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Well OK then. That is what proprioception is, and I don’t think I was issued with any at birth. I know this because I tried to do tumble turns in the pool this morning. Three times I tried and three times I swam into the bottom of the pool. You’d think it would be easy but it isn’t. I think it may be my scuba training kicking in because I am used to going straight down and not coming around in a loop. It is however, what it is, And that is a disaster. I can’t believe that I got up so early to make this discovery.

Even worse than not being able to tumble turn, is the spectacle I made of myself. The only reason I gave up after three attempts is that the school kids doing their swim squad training in the lane next to me had stopped their drills, and  were starting to point and snigger.

It’s not a big deal though. I mean how many walls will I have to kick off during the IronMan swim. Exactly none I would imagine, and certainly not one every 25 meters. See? I’ve justified my inability. Silver lining, cloud etc. I still swam 1500 meters in 43 minutes though and I’m happy with that.

All that faded into insignificance compared to the rest of my day.

Midmorning I had a major shock when I received a phone call saying my dear old Mum had been in a major car crash with the car written off and her in an ambulance on the way to hospital. No more details. Let your imagination run wild.

Of course all sorts of doom and gloom scenarios played out in my head on my way to the hospital. After hundreds of x-rays and many hours of prodding and poking it was finally determined that she will be ok with nothing major broken. It was one hell of a way for her to organise a major family gathering though, and we were all totally shell shocked by the end of the day.

The members of my family were all incredibly lucky today.

Pandas And Polar Bears

These early morning training sessions are taking a bit of getting used to. I read in the latest Go Multi magazine that a habit takes 21 days to form. Let me tell you that the habit of getting up early to train may take even longer than that. Ok, so this morning we only started our group ride at 8:30am and technically that’s not really early, but it is a Saturday for goodness sakes. Pretty soon I’ll have bags under my eyes like an insomniac Panda bear.

Speaking of habits and bears, and this vaguely refers to my swimming stroke, apparently all polar bears are left handed. When stalking prey on the ice, a polar bear draws his right paw across his black nose, hiding his primary dark body part, the better to successfully sneak up on his next meal. (Some polar bears also squeeze their eyes almost closed, for even more complete camouflage.) Then, the bear batters his lunch to death with his stronger, dominant, left paw.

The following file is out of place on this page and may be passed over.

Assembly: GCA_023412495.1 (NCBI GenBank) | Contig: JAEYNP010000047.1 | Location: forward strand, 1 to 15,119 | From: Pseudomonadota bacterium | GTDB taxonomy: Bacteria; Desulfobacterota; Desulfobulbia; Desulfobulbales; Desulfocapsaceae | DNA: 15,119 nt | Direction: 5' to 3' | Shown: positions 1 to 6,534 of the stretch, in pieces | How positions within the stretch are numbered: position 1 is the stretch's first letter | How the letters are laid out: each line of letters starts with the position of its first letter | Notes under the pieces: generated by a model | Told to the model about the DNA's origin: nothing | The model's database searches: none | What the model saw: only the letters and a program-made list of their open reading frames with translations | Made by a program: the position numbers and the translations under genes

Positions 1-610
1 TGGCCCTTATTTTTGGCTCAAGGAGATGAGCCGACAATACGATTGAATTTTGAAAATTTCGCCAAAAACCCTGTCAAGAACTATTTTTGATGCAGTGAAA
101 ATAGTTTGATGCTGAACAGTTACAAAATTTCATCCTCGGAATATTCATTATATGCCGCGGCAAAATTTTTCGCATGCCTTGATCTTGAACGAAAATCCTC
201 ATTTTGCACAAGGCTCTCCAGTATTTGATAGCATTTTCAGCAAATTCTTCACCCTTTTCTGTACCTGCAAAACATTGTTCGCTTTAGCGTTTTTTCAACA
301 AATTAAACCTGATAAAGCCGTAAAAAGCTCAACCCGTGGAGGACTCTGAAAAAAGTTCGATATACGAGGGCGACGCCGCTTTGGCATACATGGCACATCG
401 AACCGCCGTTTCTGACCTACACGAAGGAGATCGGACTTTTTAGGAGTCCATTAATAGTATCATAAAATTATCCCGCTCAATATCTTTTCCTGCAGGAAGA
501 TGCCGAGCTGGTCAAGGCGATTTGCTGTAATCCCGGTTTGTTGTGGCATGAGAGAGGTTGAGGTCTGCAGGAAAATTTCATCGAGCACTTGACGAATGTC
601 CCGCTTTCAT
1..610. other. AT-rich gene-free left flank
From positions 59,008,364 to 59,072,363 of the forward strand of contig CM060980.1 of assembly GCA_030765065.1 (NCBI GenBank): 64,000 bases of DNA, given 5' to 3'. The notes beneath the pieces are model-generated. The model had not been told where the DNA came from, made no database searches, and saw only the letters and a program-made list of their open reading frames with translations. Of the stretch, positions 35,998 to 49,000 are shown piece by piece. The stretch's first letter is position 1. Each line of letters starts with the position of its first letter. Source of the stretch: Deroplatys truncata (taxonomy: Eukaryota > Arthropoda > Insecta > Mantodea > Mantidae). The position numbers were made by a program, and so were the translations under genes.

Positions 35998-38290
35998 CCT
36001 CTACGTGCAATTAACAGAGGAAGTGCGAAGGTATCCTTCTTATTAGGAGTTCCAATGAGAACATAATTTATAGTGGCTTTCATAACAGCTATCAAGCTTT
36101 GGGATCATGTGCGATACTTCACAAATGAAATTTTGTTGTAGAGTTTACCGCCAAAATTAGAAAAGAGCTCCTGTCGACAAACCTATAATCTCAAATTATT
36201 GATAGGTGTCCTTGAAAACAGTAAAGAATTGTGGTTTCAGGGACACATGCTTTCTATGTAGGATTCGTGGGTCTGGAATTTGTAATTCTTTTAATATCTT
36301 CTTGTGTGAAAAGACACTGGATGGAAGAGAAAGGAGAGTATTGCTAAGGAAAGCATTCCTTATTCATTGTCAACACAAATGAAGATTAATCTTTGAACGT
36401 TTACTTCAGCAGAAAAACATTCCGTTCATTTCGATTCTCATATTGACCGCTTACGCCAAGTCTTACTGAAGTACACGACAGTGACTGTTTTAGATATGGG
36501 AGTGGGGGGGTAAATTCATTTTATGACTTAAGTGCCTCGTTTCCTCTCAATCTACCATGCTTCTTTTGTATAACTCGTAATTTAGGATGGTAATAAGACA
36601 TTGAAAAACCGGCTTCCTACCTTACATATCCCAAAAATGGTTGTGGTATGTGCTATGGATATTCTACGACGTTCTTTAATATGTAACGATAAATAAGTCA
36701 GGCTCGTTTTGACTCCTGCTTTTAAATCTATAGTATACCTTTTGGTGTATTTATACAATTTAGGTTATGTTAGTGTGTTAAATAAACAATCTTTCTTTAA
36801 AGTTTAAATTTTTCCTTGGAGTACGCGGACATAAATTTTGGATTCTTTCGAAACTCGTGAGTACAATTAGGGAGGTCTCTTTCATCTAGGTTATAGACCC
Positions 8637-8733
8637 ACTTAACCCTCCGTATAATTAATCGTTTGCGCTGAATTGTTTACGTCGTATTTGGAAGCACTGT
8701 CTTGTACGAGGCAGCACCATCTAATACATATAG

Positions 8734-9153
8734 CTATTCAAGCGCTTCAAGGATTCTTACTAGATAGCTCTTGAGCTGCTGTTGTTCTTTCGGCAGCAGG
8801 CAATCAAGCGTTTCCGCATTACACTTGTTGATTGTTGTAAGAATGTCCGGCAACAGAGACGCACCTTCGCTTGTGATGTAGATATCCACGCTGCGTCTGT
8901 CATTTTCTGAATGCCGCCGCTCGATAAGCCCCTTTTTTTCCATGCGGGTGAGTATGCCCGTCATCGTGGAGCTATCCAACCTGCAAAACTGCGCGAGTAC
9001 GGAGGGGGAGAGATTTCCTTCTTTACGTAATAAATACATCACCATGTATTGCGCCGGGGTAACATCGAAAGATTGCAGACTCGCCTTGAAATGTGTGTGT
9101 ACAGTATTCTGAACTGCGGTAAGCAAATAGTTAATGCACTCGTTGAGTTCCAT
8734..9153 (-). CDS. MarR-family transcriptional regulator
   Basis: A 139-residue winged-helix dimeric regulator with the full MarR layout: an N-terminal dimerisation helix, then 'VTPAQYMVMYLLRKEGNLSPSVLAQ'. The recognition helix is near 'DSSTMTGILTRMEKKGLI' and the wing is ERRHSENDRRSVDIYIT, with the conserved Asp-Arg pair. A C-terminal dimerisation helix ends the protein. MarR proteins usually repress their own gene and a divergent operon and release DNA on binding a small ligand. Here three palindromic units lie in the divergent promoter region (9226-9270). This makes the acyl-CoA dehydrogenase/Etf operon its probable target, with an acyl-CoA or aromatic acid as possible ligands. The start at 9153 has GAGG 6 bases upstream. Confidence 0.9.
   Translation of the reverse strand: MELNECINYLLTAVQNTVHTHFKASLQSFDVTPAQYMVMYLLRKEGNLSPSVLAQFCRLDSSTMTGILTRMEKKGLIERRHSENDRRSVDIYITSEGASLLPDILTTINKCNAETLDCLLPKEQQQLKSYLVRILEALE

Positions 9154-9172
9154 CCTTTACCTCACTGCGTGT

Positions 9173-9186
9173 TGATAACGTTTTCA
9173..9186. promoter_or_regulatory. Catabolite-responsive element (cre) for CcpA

But one unfortunate polar bear did not get with the program. This bear, when stalking prey, would begin to cover his nose with his left paw while raising his right paw for the kill then suddenly become all confused and flustered. He’d begin to switch paws, often whacking himself painfully in the nose with his ready-for-action right paw in the process. By this time, lunch was usually several ice floes away. One observer theorized that this particular bear probably did not survive long, again lending credence to the theory of natural selection.

That’s my swimming style. All smooth and perfect till I have to up the pace and swim faster. It’s back to learning muscle memory and good habits over 21 (or more) days.

We may have a bigger problem though. After this mornings post ride ablutions, I was standing in front of the mirror just reflecting and it struck me that all this exercise is doing me good. I am losing weight, building muscle and looking pretty damn good if you don’t mind me saying so. This could spell trouble.

With my brand new svelte physique and individually clenchable buttocks, it won’t be long before all the girls in the training group are fighting to ride behind me to get a better look.

I’ll have to chat to Claire about organising some sort of roster for them if it gets out of hand.

Bring A Zimmer Frame

Just how crazy was the weather in Cape Town this morning? Horrible is how it was. Howling gales and torrential rain meant that my plan to ride my bike to work was quickly abandoned in favour of staying alive. I am absolutely certain I would not have made it to work without getting knocked off and seriously injured.